Folktales > Jack and the Beans Talk

The big beans on this page actually "talk". To read what they said to Jack when he was climbing the beanstalk, just hover your mouse over them.

Once upon a time, there was a boy named Jack. Jack was very poor and he lived with his mother. All they had to eat was potatoes. And one day they didn't even have that much.

" Moooo!"

Jack was sharpening his ax. His mother was about to make lunch. Suddenly she stopped as she opened the cupboard. There was nothing in it. They realized they would have to make some money. But how? "We'll sell something!" cried Jack, surprising his mother. "That's a great idea, Jack" she said. "But we don't have anything we can sell." Jack was quick to happily offer his ax. His mother was also quick to reject that idea. "You never know when an ax may come in handy," she said. They both looked at each other. There was only one other thing that they could sell: their cow. Jack protested, but his mother made him.

Jack was on the way to the market to sell the cow. That was when the old man appeared beside him. Jack kept on walking figuring that the man was just a curious passerby. The man kept walking beside him. Now Jack guessed that the man was also going to the market. So he asked him where he was going. "Me?" said the man. He frowned, thought, blinked, shrugged. "I guess I'm going wherever you are."

"Well," said Jack, beginning to get confused. "I'm going to the market to sell my cow."

"Oh" said the man. Then he frowned again. "Well, I don't know if I can walk that far. So, I'll save you and me both a trip . . .and I'll save you some money." By now, Jack was really confused. "I'll trade you that cow for . . . five magic beans." There are two reasons Jack took the offer.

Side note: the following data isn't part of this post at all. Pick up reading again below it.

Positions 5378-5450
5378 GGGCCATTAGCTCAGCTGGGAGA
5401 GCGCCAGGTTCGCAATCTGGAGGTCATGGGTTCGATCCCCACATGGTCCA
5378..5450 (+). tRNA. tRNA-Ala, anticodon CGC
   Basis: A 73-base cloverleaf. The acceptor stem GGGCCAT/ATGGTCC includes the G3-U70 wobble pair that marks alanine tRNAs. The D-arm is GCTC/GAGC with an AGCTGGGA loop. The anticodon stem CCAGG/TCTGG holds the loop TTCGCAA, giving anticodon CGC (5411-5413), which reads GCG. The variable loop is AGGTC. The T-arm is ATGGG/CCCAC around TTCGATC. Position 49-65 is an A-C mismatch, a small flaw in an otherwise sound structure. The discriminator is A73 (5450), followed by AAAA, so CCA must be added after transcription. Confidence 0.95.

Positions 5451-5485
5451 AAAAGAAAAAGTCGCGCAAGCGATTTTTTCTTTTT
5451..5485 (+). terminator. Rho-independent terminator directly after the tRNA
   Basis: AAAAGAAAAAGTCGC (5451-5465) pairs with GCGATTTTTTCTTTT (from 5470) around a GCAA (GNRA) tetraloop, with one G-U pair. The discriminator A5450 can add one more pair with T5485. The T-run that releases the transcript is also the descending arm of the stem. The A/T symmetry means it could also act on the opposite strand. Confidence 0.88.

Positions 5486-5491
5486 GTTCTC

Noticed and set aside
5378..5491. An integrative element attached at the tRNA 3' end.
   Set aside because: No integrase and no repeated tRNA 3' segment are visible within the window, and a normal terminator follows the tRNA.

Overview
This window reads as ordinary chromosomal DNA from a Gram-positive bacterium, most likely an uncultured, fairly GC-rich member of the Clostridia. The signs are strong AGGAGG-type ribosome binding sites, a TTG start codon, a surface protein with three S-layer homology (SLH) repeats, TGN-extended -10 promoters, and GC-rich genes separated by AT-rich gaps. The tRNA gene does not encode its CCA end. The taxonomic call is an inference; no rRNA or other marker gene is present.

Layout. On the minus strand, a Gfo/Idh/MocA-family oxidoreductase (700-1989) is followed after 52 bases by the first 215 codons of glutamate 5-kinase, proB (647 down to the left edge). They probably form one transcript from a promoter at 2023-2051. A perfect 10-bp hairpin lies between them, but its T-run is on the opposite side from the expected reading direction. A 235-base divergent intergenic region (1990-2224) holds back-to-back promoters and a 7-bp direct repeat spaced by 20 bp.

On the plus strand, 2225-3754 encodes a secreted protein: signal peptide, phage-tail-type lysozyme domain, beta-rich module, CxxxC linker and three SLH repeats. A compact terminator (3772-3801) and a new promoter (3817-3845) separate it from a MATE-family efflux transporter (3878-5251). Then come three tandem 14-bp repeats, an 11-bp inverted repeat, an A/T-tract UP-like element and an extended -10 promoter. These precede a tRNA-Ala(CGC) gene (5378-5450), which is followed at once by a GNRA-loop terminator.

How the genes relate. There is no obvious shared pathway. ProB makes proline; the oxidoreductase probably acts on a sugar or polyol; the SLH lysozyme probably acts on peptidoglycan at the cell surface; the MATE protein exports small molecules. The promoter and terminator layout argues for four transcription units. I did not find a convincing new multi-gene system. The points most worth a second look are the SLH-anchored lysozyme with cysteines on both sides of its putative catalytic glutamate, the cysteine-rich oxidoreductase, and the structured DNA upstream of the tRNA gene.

1. He was too confused not to.

  2. Were they magic . . .? Even if they weren't they were still food.

the beans talk So he made the trade. When Jack got home, he was very happy. "Mom!" he yelled. "Mom, you'll never guess what I got for the cow. Five whole magic beans! Can you believe it?" His mom, of course, couldn't. What she couldn't believe was that Jack had made such a foolish trade. So she sent him to bed without any dinner . . . which she had to do herself, as they were out of money and food. As she went off to bed, she threw the beans out the window.

Then something happened that neither of them expected: a beanstalk grew! Right in their backyard, where she had thrown the beans out. They couldn't guess how it got there but it did. There is one real secret as to how the beanstalk got there: the beans were magic! Neither of them knew this; they just picked the beans and ate them. Now, this beanstalk was no normal beanstalk. It took up half the backyard; it grew lots of beans; it was so tall that nobody could see the top. As the days went by and Jack got older, he got more curious. So one day, he decided to climb the beanstalk.

Jack started climbing early in the morning. He reached the top in the middle of the night. Jack was really tired. He fell off the beanstalk and landed on a hard stone walkway. Then he was asleep.

Jack's talking bean

When Jack woke up, it was morning. He was awfully hungry, as he spent the last day climbing. So he started heading home. At least, he was about to when he noticed some very odd things. First of all, he thought why am I beside a castle? And why is it so big? How did I survive a fall off the beanstalk anyway? And why are there clouds all over the place? Then Jack realized that he had only fallen a couple of feet before hitting the ground: he had discovered a giant island in the sky! Now Jack was really curious.

So he decided to see what was inside the castle. He walked up to it and cautiously knocked on the door. Jack couldn't believe who answered it. It was a woman . . . a giant woman. Jack was slightly tall for his age, and he came up to the top of her shins. She jumped when she saw him. They stared at each other for a while. Jack stared because he had never seen anyone so big.

The woman stared because she had never seen anyone so little. Finally, she spoke. "Well," she said raising an eyebrow "Aren't you going to come in?"

Giant's bread

So Jack stepped inside, still staring. Suddenly he started sniffing. "Ma'am," he said. "What's that good smell? It smells like something baking."